Bungay was Initially planned to equip the 44th BG, but the 329th were chosen over them and within a very short time the crews were ready, and ‘Moling’ mission could now begin. Designed as a ‘blind bombing’ utility, and because of fears of the system falling into enemy hands, heavy cloud cover was needed for operations to go ahead. Such conditions occurred early in 1943, on January 2nd, when four B-24s of the 329th set off from Bungay for the Ruhr. Unfortunately, as they neared the target, the cloud cover broke and the flight was exposed. This exposure prevented Gee from being used as it was intended, and the aircraft returned both without bombing and without using their Gee successfully. The weather again proved to be the Achilles heel in the planning on both the 11th and 13th January, when similar conditions were experienced and again all aircraft returned without bombing. These erratic weather conditions carried on well into March, the last attempt being made on the 28th, after which it was decided to abandon the idea, and ‘Moling’ operations were cancelled.
It was not a complete disaster for the 329th though, the experience of flying over occupied territory and using blind bombing equipment, meant they were able to transfer to a new Pathfinder role, now skilled in equipment not known about in other units of the USAAF.
At the end of these trials, and in the absence of her sister squadrons, the 329th joined up with the 44th BG in a move that led to their imminent departure from Bungay.
Following their departure, the work on Bungay’s construction continued. Built to Class A specifications, it would have three concrete, tarmac and wood chip runways intersecting to form the ‘A’ frame. Thirty-six frying pan and fourteen spectacle hardstands provided dispersed aircraft accommodation and two T2 hangars provided covered space for maintenance and repairs. The main technical area lay to the west of the airfield, the bomb store to the east and the main administration site (site 2) across the road to the west. As a dispersed site, many of its accommodation areas would be hidden amongst the trees beyond here. Linked by a maze of footpaths and small roadways, there were two communal sites (sites 3 and 4), seven officer and other ranks sites, a WAAF site, a sewage works and a sick quarters. In all it could accommodate around 3,000 men and women of mixed rank. Updating of the watch office included the addition of a Uni Seco control room (5966/43) by anchoring it to the roof of the already built observation room. By late autumn 1943, it was completed and the site was handed over to the 446th BG (H), Bungay’s most prominent resident, who would become known as “The Bungay Buckaroos”.
Their arrival here commenced on 4th November 1943, with four squadrons of B-24s – the 704th, 705th, 706th and 707th – all of which formed the larger 20th Combat Wing of the Second Bombardment Division, Eighth Air Force. The remainder of this wing included those of Hardwick’s 93rd BG and Seething’s 448th BG.
The 446th’s journey took the ground echelons from Arizona, to Colorado and onto Bungay via the Queen Mary, and the air echelons the southern air route via Brazil and Marrakesh. Under the command of Colonel Jacob J. Brogger, they would begin operations on the 16th December 1943. Throughout their term here the 446th would attack prestige targets including: U-boat installations, Bremen’s port, the chemical plants at Ludwigshafen, Berlin’s ball-bearing plants, the aero-engine works in Munich and the marshalling yards at Coblenz. In addition to these, the 446th would support the Normandy invasion, the break out at St.Lo, and drop supplies to the ground forces at both Nijmegen and in the snowy conditions of the Ardennes.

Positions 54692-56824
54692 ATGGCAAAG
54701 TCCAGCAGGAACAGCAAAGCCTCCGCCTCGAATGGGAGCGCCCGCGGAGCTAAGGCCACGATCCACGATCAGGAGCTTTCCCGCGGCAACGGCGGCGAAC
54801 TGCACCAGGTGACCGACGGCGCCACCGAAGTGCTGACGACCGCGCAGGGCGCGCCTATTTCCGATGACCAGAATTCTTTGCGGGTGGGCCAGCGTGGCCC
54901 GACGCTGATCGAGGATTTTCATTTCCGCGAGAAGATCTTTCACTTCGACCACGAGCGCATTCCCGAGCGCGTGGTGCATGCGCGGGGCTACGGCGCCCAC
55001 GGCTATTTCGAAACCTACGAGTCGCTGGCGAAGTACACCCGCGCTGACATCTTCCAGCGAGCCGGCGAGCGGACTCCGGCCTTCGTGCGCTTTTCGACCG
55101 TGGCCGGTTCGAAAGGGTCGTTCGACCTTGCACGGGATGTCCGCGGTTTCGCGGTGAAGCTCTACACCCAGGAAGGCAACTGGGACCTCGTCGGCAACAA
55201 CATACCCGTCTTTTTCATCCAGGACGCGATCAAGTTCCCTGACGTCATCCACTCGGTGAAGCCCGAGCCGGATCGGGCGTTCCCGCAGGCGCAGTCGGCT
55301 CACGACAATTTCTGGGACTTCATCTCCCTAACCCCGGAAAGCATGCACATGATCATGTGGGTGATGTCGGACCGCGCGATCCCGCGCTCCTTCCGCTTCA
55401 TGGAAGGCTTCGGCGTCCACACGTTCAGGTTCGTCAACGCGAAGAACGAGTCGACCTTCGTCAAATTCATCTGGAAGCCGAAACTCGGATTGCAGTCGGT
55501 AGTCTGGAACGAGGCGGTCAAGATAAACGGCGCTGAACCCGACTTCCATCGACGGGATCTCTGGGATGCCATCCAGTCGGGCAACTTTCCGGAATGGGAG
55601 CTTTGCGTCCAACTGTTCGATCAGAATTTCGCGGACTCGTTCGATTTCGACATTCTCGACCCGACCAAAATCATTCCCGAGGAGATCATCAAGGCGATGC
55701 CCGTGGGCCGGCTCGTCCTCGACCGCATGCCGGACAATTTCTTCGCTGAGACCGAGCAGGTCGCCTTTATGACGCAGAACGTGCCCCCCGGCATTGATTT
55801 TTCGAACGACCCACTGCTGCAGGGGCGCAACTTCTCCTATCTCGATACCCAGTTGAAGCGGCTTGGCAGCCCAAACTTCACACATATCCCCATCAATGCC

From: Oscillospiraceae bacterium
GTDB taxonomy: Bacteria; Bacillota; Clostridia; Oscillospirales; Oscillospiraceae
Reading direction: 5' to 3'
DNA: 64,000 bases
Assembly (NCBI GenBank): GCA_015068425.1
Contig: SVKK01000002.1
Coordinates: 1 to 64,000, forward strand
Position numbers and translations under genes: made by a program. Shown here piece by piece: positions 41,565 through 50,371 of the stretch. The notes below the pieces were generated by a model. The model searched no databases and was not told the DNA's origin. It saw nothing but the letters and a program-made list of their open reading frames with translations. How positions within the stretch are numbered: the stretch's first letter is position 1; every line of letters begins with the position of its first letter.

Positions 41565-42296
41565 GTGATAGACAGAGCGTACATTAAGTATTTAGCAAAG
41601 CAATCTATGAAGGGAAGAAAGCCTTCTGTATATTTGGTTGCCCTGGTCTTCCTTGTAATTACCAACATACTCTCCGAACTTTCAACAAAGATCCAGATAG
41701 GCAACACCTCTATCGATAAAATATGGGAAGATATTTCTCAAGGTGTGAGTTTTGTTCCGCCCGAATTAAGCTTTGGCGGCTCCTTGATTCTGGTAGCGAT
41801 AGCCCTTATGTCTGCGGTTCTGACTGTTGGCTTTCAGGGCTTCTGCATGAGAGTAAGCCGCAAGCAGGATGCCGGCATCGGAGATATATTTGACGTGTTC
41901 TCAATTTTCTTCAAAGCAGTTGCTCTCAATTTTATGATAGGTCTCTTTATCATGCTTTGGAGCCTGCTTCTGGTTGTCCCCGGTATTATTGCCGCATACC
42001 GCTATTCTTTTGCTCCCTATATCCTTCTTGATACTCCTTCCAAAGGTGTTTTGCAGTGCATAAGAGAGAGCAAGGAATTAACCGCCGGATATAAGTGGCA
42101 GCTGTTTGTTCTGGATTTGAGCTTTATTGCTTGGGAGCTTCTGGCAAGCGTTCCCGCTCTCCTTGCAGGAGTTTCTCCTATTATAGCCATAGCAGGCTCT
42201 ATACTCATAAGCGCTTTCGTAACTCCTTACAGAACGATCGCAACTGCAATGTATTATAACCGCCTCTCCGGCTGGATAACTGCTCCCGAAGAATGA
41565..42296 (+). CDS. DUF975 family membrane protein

This remarkable list of strategic targets would begin with Bremen. The mission would see twenty-three heavy bomber groups along with a Pathfinder group drop over four thousand 500lb general purpose bombs and over ten thousand 100lb incendiary bombs. During the raid four B-17s would collide in mid-air and as for the 446th, they would not escape without loss. Two of their aircraft would crash, one of which, a Ford built B-24H-1-FO Liberator #42-7539, “Ye Old Thunder Mug“, would run out of fuel and crash near to its home airfield at Bungay.
The 446th would unusually send just one aircraft to Bremen four days later. This aircraft, a 704th BS Liberator, #42-7494 “Bumps Away” was hit by flak over Texel, one of the Dutch Wadden Islands. The strike sheered the tail turret sending the aircraft momentarily out of control. After the pilot (Second Lieutenant Thomas B. Long) stabilised the aircraft, it went on to complete its mission only to collide with another B-24 of the 392nd BG on its return journey. The collision sent the Liberator crashing into the North Sea killing all those on board*1.
Then on the 22nd, the 446th were sent back to Germany, this time Osnabruk. On this mission, B-24 #42-7611, another 704th BS Liberator thought to be ‘Silver Dollar‘, was hit by falling bombs from above. The aircraft fell from the sky killing eight of the crew with another two surviving, both being taken prisoner by the Germans. On board this aircraft was right waist Gunner Sergeant Walter B. Scurlock who had survived the crash landing in “Ye Old Thunder Mug” earlier that month on the 16th. It had been a difficult start for both Sgt. Scurlock and the 446th.